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Why do I need a switch for a solar battery/usb charger? Answered

 I just browsed online and skimmed through other peoples' projects and failed to notice everyone using a switch. I then thought about it and my 4 solar cells where scavenged from lawn lights that used a light sensitive switch (can't think of the word at the moment). However I had already put my idea to work (without a switch) and I drained the batteries to around 1v a cell by charging my phone over night, and then I happily placed my charger out in the sun without anything hooked up via usb and when watching voltage it was going up at an ok rate. Well hours later I go back to check on it and the voltage dropped back down, now my cells are under 1v a cell. The solar panel is hooked up positive to the battery pack positive, there is a diode between, then after that connection a usb female connector is put in after that, and they are all grounded to the same line. I am confused as to where the batteries could have drained to, and why everything can't be in parallel, although I admit I am pretty newbish, but the logic still doesn't make sense to me.
Thank you for your time. (sorry the image looks like it was drawn b a 3 year old)


Can you post a circuit diagram, and the spec' of the cells, and the batteries?
It's hard to tell what you've really got here.


 Well the solar panels were stolen, they seem to each be 3v cells, but being in arizona when I have 2 in series they put out around 6.5v total. Which means I can't use a standard regulator.

Batteries I have 2 parallel sets of 4 NiMH AA cells rated at 2500mah. When I first put this together and put it in the sun I was charging at 5.03v, but I am guessing that was just the batteries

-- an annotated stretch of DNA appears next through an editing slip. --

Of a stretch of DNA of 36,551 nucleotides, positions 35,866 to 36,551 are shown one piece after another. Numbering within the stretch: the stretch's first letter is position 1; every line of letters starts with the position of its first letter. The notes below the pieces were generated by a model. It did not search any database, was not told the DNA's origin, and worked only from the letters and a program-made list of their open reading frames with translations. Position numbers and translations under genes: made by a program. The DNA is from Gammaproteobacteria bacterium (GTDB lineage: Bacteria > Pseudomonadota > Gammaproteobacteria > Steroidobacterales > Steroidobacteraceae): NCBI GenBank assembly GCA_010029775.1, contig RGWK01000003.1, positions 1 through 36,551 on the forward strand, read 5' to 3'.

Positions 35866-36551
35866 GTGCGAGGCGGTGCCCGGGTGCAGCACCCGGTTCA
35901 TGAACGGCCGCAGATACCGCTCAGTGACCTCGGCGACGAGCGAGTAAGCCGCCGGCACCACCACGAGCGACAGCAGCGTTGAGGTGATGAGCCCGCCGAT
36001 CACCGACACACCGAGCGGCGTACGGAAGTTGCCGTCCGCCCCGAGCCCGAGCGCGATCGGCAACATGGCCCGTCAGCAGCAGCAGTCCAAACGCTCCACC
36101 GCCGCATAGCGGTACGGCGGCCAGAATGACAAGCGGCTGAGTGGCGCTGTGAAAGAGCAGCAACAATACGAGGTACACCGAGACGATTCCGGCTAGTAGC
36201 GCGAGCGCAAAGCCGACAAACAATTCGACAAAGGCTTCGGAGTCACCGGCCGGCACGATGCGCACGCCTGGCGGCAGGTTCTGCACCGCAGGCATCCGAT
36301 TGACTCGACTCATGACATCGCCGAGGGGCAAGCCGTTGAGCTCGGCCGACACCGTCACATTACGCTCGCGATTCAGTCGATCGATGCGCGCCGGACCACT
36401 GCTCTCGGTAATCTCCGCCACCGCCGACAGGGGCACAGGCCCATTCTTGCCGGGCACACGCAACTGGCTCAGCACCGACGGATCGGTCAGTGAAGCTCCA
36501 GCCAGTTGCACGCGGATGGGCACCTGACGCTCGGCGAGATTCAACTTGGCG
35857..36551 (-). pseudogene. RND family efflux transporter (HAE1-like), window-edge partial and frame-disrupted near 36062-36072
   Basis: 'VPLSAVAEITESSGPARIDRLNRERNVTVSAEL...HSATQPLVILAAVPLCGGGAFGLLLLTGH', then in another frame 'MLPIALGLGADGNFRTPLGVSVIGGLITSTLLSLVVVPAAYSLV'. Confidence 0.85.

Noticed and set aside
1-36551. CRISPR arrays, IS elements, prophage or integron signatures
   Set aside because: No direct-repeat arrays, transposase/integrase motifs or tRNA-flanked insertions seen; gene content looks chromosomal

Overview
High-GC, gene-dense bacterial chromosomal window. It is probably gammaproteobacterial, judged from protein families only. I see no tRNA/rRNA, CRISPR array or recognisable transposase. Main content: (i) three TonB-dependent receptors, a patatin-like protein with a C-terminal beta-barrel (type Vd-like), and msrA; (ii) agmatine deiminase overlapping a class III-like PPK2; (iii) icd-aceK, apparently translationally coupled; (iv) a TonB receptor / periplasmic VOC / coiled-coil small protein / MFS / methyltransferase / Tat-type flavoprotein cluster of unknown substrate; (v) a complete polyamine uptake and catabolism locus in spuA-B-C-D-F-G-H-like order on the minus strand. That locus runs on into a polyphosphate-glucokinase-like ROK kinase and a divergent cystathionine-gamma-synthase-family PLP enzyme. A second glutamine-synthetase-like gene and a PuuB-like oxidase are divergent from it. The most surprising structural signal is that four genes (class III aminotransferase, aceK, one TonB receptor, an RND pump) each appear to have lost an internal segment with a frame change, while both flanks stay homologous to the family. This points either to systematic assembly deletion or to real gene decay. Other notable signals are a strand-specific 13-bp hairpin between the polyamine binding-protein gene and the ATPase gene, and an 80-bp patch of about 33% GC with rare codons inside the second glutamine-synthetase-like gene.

Sorry, as I said, I'm a newb at this and was trying to learn the hard way I guess, and now I am completely confused...


In that diagram your batteries are opposing each other - that ain't going to work.
Also NiMH should have controlled current & voltage, this is liable to damage them if it hasn't already.
For example if you search for "NiMH charger schematic"


Yeah, why are your batteries opposing each other??  They must all face the same way!

 I need a higher voltage, so thus they are in series. Otherwise I would be at around 1.2v

The idea is I have 3 chargers. A solar usb charger, a Batter usb charger, and a solar battery charger.

Here is a similar example, although like I said, they are using a switch that my newb mind thinks is pointless since all the power and ground wiring is all going the same direction...

Your diagram shows +[]--[]++[]--[]+
This isn't going to work, you'd need +[]-+[]-+[]-+[]-


 Any way, it's odd how I did it right with the solar cells but not the batteries...

I digress, I do have 4 NiCads... are those less picky about charge? From what I had read most people seemed to do ok with just getting an approximate charging voltage and off they went, doesn't make it right, but I figured after seeing it enough that maybe they knew what they were doing.

I am thinking about scrapping most of this and stealing someone else's idea of getting a kit to charge a small lithium pack and using a 5v step up. Failure isn't fun, but you can't just ignore it.

Getting something that works is a sound idea. Failure is fun when things explode...


 Sadly the batteries didn't even explode, oh well maybe I can salvage them in my store bought charger and reuse the cells for the next project. I still don't understand what didn't work with the circuit I made (not the one that I drew)... well I guess it could have been the nimhs are picky with their charging? I dunno.

 Hah, true, that was just me being an idiot, sorry, no the batteries are in a pack, so they are +-+-+-+- on both sides, sorry. brain fart. I expended much more thought on finding an app to draw it all for me than I did drawing it I guess.

My bad.

 PS I meant to say the solar panels were stolen from some lawn lamps...